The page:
Wrong-way driving collisions are among the most dangerous and commonly fatal types of crashes that occur. This is because more often than not, due to their inherent nature, wrong-way crashes are often head-on collisions. According to the Insurance Information Institute, in 2015 head-on collisions were responsible for 10.2% of the total crash fatalities in that year, despite the fact that they only represented 2.3% of the total crashes by type.
Unfortunately, according to a recent study by the AAA Foundation for Traffic Safety that looked at data from the National Highway Traffic Safety Administration’s Fatality Analysis Reporting System (FARS), fatal wrong-way driving collisions appear to be on the rise. Between the years 2015 and 2018, there were 2,008 fatalities caused by wrong-way driving crashes on divided highways, an average of about 500 fatalities a year. This represents a 34% increase over the years 2010 to 2014, which only saw an average of about 375 fatalities from these types of accidents, annually.
According to executive director of the AAA Foundation for Traffic Safety Dr. David Yang: “Wrong-way crashes on divided highways are often fatal as they are typically head-on collisions. And unfortunately, as the data shows, fatalities from these crashes are on the rise.”
Three Significant Factors
Researchers from the AAA looked at national crash data focusing on 8 different factors, and discovered that three of those factors appeared to be most significant in the majority of wrong-way driving collisions.
The first was alcohol impairment, which reflects a previous study released in 2012 by the National Transportation Safety Board. AAA found that six in ten wrong-way collisions involved at least one driver impaired by alcohol, and that BAC levels above the national legal limit of 0.08 correlated with significant increases in the likelihood that a driver will drive the wrong way down a road.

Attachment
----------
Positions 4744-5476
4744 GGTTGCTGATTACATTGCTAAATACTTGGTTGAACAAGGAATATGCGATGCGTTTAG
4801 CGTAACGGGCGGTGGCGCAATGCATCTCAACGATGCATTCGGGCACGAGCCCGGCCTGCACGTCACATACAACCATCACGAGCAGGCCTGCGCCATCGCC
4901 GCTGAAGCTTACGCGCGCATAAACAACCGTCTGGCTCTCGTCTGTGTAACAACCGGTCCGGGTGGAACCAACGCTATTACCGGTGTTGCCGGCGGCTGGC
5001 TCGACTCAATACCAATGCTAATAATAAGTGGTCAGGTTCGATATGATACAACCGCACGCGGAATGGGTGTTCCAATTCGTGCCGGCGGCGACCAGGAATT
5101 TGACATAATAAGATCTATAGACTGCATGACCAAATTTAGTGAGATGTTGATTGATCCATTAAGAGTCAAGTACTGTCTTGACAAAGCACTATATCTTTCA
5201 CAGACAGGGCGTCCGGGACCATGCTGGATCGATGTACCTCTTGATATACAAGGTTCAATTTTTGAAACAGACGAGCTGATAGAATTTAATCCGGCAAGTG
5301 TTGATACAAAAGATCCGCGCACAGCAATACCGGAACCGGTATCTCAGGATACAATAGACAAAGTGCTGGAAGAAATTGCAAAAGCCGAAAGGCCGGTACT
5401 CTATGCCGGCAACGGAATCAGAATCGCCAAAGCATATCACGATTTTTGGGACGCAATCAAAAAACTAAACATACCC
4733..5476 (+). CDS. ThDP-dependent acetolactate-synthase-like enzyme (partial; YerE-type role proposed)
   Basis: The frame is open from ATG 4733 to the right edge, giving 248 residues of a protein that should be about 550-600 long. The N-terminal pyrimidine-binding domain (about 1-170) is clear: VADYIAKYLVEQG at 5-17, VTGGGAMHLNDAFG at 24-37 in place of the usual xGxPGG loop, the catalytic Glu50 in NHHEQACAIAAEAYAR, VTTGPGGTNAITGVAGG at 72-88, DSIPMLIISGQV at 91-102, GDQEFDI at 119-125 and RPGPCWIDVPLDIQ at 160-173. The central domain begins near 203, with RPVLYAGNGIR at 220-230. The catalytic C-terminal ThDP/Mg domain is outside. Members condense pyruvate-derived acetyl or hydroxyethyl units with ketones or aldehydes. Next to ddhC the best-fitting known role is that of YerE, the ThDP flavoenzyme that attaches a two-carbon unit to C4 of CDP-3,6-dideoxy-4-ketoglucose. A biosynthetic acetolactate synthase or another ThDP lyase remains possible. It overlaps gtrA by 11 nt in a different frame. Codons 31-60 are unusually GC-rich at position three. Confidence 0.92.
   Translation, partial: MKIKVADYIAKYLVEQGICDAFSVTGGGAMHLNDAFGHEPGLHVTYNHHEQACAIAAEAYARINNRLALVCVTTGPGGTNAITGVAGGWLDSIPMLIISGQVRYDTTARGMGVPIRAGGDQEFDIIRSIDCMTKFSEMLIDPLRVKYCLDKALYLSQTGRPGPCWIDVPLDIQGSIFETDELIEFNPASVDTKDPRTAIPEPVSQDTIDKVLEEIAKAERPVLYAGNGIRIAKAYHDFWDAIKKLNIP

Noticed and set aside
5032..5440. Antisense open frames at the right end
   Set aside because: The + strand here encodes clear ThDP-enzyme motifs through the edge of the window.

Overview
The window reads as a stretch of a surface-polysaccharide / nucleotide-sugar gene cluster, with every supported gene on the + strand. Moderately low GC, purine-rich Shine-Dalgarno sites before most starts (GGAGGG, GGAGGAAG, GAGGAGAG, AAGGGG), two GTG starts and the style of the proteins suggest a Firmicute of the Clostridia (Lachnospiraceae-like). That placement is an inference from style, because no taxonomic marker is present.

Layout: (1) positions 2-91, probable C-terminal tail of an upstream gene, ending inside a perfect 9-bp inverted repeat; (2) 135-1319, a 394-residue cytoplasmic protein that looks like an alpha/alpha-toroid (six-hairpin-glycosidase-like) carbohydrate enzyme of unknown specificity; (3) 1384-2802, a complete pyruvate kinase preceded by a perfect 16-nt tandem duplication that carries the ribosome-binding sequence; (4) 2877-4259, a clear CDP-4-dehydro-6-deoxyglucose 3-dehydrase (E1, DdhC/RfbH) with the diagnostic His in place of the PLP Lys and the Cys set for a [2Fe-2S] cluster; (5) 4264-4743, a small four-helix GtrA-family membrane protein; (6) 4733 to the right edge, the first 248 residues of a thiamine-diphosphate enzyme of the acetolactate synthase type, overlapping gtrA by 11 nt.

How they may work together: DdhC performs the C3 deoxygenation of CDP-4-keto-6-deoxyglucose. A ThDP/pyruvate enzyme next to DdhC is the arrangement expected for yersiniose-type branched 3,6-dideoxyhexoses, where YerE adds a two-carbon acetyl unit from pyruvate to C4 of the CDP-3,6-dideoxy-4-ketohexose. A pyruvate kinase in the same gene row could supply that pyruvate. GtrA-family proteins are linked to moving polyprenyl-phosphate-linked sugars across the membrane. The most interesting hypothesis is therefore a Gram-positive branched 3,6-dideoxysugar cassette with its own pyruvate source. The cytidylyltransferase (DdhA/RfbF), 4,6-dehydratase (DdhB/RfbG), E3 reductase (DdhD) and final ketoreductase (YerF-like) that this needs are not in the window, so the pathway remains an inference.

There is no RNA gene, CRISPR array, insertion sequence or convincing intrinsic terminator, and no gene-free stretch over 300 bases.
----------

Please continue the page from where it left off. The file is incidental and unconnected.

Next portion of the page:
The second factor was old age. According to the AAA, drivers over the age of 70 were over-represented in wrong-way crashes, and much more at risk to be in one of these types of accidents than younger drivers, despite the fact that they spend far less time on the road.
The third factor identified by the AAA as being a major factor in wrong-way driving accidents, was whether or not a passenger was also in the vehicle, the assumption here being that, another person being in the car improved the likelihood that the driver heading the wrong way down the street will be noticed and corrected, before an accident can happen.
Preventing Wrong-Way Crashes
The main tool that the AAA and the NTSB suggests will be most effective in preventing these types of crashes are ignition interlock devices or breathalyzers. These devices prevent the vehicle from starting until the driver can blow into it and get a BAC level typically of about 0.02.
These devices are often mandatory for DUI offenders, and have been proven to be the best available countermeasure to prevent drunk driving. But opponents of this approach argue that these devices have their own problems.
Some argue that the devices themselves can cause distracted driving motor vehicle accidents, because they often require multiple tests while the vehicle is moving, to prove that the driver hasn’t been drinking on the road, and these re-tests have the potential to cause, indeed have caused, distracted driving crashes.
Another concern is that breathalyzers have been shown to be unreliable in many circumstances, at times due to poor calibration, or false positives triggered by things such as breath mints, mouthwash and certain foods.
Further Reading: April is Distracted Driving Awareness Month
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